Parshat Vayechi

January 13, 2017

 There is a system of paragraphs in the Torah called parshiot.  Rashi explains on the first verse in sefer Vayikrah that theparshiot were given to Moshe by Hashem so that Moshe could contemplate each section and each theme.  We therefore understand that these divisions are significant both in their origin and in their importance for understanding of the Torah.  The parshiot are delineated graphically in the written sefer Torah. The divisions are either “open” parshiot, p’tuchaor “closed” parshiot, stuma.  An open parsha will be separated from the previous parsha by beginning on a new line. The closed parsha, the Parsha S’tuma begins on the same line as the previous parsha but is separated by an open space.  The usual spacing of a parsha s’tuma from the previous parsha is usually equal to nine spaces. 
 
Parshat Vayechi is a parsha s’tuma where the closing of Parshat Vayigash ends on the same line that Parshat Vayechi begins.  However, the Cohen called up for the first aliya might notice something unique about Parshat Vayechi.  Although the parsha which begins Parshat Vayechi is a closed parsha, it is the only parsha in the entire Torah which is satum satuma– really closed.  For, there is only one letter space separating Parshat Vayigash and Parshat Vayechi.
 
The Kli Yakar, on the opening verse of Vayechi, quotes Breishit Rabba to explain the Satum S’tuma.  The midrash says:

 

שנסתמו ממנו כל צרות שבעולם

All of the troubles of the world were stopped for Ya’akov. 

 

The Kli Yakar beautifully explains the placement of this small one letter break between the parshiot. He explains that the last verse of Vayigash says:
 

וַיֵּשֶׁב יִשְׂרָאֵל בְּאֶרֶץ מִצְרַיִם בְּאֶרֶץ גּשֶׁן וַיֵּאָחֲזוּ בָהּ וַיִּפְרוּ וַיִּרְבּוּ מְאֹד

And Israel dwelt in the land of Egypt, in the land of Goshen; and they got them possessions therein, and were fruitful, and multiplied exceedingly.

There is only the one letter break to the opening verse of Vayechi:


וַיְחִי יַעֲקֹב בְּאֶרֶץ מִצְרַיִם שְׁבַע עֶשְׂרֵה שָׁנָה וַיְהִי יְמֵי יַעֲקֹב שְׁנֵי חַיָּיו שֶׁבַע שָׁנִים וְאַרְבָּעִים וּמְאַת שָׁנָה

 

And Jacob lived in the land of Egypt seventeen years; so the days of Jacob, the years of his life, were a hundred forty and seven years.

The seventeen years that Ya’akov lived in Egypt were ones of peace and tranquility for him. He and his family had possession of good land and had increased greatly in number. 
Ya’akov’s whole life was one of struggle and hardship.  Ya’akov himself describes his life:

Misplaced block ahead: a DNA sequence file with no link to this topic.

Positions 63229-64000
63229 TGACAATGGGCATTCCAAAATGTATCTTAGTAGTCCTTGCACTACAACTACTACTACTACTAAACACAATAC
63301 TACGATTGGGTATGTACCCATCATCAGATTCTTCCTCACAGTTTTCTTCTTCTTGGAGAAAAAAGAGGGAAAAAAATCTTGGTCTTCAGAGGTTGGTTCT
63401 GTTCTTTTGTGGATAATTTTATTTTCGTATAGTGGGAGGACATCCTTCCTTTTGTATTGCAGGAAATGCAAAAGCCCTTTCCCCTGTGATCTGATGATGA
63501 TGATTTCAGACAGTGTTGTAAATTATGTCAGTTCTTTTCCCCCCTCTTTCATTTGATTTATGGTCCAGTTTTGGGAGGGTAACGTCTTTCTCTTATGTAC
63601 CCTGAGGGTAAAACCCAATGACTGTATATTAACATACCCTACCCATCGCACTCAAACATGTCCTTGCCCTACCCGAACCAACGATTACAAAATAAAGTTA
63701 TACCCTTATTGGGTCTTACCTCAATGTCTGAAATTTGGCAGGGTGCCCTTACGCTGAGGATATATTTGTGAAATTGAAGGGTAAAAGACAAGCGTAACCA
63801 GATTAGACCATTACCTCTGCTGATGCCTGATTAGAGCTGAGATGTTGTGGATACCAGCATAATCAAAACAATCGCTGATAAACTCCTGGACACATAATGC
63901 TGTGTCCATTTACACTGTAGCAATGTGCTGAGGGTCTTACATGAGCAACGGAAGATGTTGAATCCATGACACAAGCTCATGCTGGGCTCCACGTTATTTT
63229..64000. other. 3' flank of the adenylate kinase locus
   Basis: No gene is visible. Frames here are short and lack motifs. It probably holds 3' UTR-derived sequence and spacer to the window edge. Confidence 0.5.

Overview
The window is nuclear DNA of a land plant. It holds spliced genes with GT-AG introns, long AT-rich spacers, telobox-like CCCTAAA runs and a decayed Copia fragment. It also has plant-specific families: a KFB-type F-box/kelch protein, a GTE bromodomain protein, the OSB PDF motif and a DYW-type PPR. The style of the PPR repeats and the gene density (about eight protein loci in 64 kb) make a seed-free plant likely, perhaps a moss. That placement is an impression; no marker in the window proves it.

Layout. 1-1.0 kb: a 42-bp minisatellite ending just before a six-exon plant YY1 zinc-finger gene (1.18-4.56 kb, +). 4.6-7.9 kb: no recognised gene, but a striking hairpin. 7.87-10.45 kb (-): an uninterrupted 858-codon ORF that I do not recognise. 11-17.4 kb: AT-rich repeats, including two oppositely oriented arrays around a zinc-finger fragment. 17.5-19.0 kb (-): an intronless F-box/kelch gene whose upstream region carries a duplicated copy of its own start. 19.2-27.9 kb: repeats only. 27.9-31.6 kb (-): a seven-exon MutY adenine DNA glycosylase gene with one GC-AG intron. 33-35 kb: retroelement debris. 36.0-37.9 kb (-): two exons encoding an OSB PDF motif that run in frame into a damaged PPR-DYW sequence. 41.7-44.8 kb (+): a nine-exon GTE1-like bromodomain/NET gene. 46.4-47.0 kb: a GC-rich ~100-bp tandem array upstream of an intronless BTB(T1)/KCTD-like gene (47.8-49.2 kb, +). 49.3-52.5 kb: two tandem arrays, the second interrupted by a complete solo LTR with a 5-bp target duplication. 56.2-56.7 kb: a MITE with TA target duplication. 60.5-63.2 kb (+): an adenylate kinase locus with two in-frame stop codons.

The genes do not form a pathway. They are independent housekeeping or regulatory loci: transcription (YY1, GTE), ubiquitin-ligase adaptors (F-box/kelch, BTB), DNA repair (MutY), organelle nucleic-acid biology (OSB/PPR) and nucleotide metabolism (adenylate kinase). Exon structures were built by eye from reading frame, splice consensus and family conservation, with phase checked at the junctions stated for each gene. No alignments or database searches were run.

מְעַט וְרָעִים הָיוּ יְמֵי שְׁנֵי חַיַּי

 

"few and evil have been the days of the years of my life."

Throughout his life, Ya’akov struggled to build a nation based on teachings of Avraham and Yitzhak.  Most of this time he was on the defensive, battling to keep his family alive.  His last seventeen years in Mitzrayim were different.
 
The Kli Yakar says that the satum s’tuma represents a transition to a different period in Ya’akov’s life.  Looking back through sefer Breishit we can see Ya’akov acted with a single focus to build the nation promised to him. Amidst Yaakov’s difficulties, he was unable to be open to those around him.  He was ostensibly closed off in his communications with others in his family.  He needed to stay the course of his commitment to the Brit Avot and amidst his difficulty he was unable to veer and develop in his communications with his family.  Ostensibly, there were times when the external challenges that Ya’akov faced and his focus on the nation affected the way he led his family.

Rav Shimshon Rephael Hirsch provides an additional explanation:  The reason that Parshat Vayechi is a "Stuma" is to teach us that although the 17 years that Yaakov lived in Egypt were integral to his life, nationally they were of little significance.  Therefore, we have very little information provided in the Torah during those years except for thebirkat Yaakov and the subsequent development of each tribes family which will form the nation of Bnei Yisrael.  Rav Hirsch explains that these stories are closed to us.

Utilizing these interpretations, perhaps we appreciate that despite all the difficulty throughout the majority of Yaakov's life, as we read the end of Yaakov life, we witness Yaakov living in a tranquil state, shalaim (complete).  Yaakov had "closure."  As a result, he is able to bless his children with the "shlaimut nefesh" that he now acquired.  The family is complete and the Am is ready to be born.

Shabbat Shalom.

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